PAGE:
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I'm sure this is easy, but I've been tearing my hair out trying to find out how to do this in R.

I have some data that I am trying to fit to a power law distribution. To do this, you need to plot the data on a log-log cumulative probability chart. The y-axis is the LOG of the frequency of the data (or log-probability, if you like), and the x-axis is the log of the values. If it's a straight line, then it fits a power law distribution, and the gradient determines the power law parameter.

If I want the frequency of the data, I can just use the ecdf() function:

My data set is called Profits.negative, and it's just a long list of trading profits that were less than zero (and I've notionally converted them all to positive numbers to avoid logging problems later on).

So I can type


And I get a handy empirical CDF function plotted. All I need to do is to convert both axes to log scales. I can do the x-axis:

Profits.negative.logs <- log(Profits.negative)

Almost there! I just need to work out how to log the y-axis! But I can't seem to do it, and I can't work out how to extract the figures from the ecdf object. Can anyone help?

I know there is a power.law.fit function, but that just estimates the parameters - I want to plot the data and see if it lines up.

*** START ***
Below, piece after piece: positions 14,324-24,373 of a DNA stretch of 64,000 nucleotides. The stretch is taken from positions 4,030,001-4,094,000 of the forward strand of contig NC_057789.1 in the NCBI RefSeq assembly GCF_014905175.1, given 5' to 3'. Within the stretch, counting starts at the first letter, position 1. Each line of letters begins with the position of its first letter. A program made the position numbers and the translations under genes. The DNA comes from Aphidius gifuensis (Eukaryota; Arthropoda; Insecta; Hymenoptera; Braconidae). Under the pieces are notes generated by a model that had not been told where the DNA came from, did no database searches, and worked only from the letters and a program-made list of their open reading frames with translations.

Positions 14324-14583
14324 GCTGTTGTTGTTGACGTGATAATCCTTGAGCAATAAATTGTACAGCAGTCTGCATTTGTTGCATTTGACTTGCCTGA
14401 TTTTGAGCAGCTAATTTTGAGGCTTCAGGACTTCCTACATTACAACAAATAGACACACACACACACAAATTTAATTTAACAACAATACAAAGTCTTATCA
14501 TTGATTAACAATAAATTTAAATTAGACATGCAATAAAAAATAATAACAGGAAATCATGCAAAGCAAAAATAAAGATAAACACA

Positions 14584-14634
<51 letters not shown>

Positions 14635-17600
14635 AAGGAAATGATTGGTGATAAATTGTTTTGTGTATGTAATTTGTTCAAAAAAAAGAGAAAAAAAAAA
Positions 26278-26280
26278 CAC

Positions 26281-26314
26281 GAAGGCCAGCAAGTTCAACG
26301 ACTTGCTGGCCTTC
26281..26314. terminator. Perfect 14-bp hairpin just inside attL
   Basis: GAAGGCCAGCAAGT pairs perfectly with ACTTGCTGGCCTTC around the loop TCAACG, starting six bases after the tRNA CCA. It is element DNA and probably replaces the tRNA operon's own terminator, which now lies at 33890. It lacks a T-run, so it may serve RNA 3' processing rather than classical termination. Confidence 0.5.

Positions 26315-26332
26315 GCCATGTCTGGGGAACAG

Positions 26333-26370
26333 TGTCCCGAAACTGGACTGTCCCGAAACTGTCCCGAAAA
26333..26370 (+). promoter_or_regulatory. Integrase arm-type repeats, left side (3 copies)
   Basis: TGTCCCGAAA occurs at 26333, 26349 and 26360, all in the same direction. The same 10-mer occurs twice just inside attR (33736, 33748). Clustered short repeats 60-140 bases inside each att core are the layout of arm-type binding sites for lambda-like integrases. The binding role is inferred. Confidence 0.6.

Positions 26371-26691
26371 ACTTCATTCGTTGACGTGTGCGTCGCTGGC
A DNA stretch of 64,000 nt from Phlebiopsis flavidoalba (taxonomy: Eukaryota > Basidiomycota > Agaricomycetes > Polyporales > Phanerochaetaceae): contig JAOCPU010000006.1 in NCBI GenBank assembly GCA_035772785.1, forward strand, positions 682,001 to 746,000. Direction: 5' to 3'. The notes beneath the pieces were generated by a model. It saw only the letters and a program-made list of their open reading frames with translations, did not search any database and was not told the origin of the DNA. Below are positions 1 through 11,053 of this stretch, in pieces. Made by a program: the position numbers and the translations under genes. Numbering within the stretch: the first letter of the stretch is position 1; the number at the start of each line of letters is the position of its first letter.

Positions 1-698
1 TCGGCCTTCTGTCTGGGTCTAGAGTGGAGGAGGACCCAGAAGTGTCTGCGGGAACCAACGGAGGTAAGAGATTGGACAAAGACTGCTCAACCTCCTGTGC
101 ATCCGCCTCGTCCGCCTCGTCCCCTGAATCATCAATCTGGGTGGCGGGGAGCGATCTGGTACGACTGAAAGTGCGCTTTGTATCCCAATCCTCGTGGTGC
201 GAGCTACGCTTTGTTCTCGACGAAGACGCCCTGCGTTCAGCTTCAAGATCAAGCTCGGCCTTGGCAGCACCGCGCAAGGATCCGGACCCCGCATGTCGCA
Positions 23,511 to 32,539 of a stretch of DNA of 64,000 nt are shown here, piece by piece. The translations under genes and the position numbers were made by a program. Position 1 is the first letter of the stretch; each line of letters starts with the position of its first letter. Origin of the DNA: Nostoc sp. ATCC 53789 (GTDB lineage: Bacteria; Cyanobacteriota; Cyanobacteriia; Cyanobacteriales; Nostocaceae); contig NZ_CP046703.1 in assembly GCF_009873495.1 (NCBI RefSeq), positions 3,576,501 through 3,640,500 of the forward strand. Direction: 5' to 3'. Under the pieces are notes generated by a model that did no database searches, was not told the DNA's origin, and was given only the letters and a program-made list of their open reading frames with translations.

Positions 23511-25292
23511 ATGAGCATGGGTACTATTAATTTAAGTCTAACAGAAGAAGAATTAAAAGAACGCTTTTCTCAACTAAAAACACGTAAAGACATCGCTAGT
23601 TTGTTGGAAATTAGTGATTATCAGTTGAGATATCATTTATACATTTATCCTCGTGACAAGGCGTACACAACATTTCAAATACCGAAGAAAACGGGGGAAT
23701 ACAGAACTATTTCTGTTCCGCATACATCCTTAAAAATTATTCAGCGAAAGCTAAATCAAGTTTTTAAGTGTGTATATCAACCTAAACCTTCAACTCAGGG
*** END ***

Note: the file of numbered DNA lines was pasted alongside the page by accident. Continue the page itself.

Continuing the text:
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You'll likely get more help by including the data you're working with. This post is helpful in that regard: stackoverflow.com/a/5963610/495372 –  Andy Barbour Feb 6 '13 at 18:34

2 Answers 2

You can fit and plot power-laws using the poweRlaw package. Here's an example. First we generate some data from a heavy tailed distribution:

x = round(rlnorm(100, 3, 2)+1)

Next we load the package and create a data object and a displ object:

m = displ$new(x)

We can estimate xmin and the scaling parameter:

est = estimate_xmin(m))

and set the parameters


Then plot the data and add the fitted line:

lines(m, col=2)

To get:

enter image description here

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Data generation first (you part, actually ;)):

Profits.negative <- runif(1e3, 50, 100) + rnorm(1e2, 5, 5)

Logging and ecdf:

Profits.negative.logs <- log(Profits.negative)
fn <- ecdf(Profits.negative.logs)

ecdf returns function, and if you want to extract something from it - it's good idea to look into function's closure:

# [1] "f"      "method" "n"      "nobs"   "x"      "y"      "yleft"  "yright"

Well, now we can access x and y:

x <- environment(fn)$x
y <- environment(fn)$y

Probably it's what you need. Indeed, plot(fn) and plot(x,y,type="l") show virtually the same results. To log y-axis you need just:

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